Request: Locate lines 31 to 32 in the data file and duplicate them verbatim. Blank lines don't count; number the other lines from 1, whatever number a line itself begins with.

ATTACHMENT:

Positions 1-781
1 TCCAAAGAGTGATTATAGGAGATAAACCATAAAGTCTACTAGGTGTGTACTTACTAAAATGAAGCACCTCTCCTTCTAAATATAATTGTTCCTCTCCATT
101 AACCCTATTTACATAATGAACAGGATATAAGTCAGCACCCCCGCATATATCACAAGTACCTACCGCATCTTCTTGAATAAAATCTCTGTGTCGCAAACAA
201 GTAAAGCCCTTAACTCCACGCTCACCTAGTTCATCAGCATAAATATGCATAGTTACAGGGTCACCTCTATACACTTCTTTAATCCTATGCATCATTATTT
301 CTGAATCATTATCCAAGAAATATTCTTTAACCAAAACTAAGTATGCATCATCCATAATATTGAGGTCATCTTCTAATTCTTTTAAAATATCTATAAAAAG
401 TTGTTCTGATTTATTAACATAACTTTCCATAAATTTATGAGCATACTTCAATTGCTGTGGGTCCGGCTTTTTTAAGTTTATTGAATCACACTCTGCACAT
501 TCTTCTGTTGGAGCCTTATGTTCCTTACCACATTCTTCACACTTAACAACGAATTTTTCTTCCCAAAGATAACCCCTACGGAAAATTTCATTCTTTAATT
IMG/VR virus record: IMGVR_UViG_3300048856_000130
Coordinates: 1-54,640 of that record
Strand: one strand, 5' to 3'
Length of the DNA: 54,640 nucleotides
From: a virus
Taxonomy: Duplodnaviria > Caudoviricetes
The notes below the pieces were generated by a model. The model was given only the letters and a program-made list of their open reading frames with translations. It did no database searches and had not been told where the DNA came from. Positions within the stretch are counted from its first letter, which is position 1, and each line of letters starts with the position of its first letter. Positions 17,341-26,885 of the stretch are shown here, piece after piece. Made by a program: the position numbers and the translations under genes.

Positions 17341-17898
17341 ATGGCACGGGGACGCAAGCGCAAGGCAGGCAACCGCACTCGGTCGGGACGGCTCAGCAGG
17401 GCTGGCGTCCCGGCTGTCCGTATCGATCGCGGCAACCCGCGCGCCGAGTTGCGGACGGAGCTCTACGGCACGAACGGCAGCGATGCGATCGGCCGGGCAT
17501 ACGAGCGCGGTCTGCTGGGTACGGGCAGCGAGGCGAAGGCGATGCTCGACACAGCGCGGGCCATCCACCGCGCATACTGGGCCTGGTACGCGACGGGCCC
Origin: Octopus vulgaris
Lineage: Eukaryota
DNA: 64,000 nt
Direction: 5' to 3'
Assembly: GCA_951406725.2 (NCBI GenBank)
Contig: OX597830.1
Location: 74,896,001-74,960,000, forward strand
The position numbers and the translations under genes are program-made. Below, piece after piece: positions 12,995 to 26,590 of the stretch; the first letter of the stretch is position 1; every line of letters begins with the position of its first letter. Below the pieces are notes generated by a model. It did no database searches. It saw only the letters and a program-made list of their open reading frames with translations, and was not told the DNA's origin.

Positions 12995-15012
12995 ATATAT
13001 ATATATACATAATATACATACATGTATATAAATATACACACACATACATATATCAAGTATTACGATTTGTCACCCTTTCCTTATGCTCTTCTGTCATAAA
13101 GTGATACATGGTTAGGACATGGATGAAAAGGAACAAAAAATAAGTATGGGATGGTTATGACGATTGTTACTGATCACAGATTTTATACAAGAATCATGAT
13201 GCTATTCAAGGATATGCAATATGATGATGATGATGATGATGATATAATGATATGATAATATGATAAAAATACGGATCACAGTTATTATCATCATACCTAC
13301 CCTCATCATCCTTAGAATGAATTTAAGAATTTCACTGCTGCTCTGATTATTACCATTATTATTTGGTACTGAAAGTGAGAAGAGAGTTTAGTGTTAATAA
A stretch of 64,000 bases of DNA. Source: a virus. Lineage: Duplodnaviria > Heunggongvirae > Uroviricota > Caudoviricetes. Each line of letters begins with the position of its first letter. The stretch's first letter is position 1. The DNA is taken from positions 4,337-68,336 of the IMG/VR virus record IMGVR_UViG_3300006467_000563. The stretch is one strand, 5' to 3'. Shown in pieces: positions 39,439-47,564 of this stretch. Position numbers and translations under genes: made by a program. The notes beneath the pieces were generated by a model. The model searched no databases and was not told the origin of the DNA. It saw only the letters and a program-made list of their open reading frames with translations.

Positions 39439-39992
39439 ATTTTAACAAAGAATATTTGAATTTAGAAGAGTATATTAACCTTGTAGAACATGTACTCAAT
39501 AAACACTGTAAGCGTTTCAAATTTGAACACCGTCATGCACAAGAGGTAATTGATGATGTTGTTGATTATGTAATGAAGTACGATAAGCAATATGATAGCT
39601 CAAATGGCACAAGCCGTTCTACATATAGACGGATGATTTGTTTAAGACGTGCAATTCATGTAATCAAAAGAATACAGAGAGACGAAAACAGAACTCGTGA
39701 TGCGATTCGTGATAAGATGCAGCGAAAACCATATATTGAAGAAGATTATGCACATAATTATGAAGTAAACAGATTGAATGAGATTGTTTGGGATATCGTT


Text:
13201 GCTATTCAAGGATATGCAATATGATGATGATGATGATGATGATATAATGATATGATAATATGATAAAAATACGGATCACAGTTATTATCATCATACCTAC
13301 CCTCATCATCCTTAGAATGAATTTAAGAATTTCACTGCTGCTCTGATTATTACCATTATTATTTGGTACTGAAAGTGAGAAGAGAGTTTAGTGTTAATAA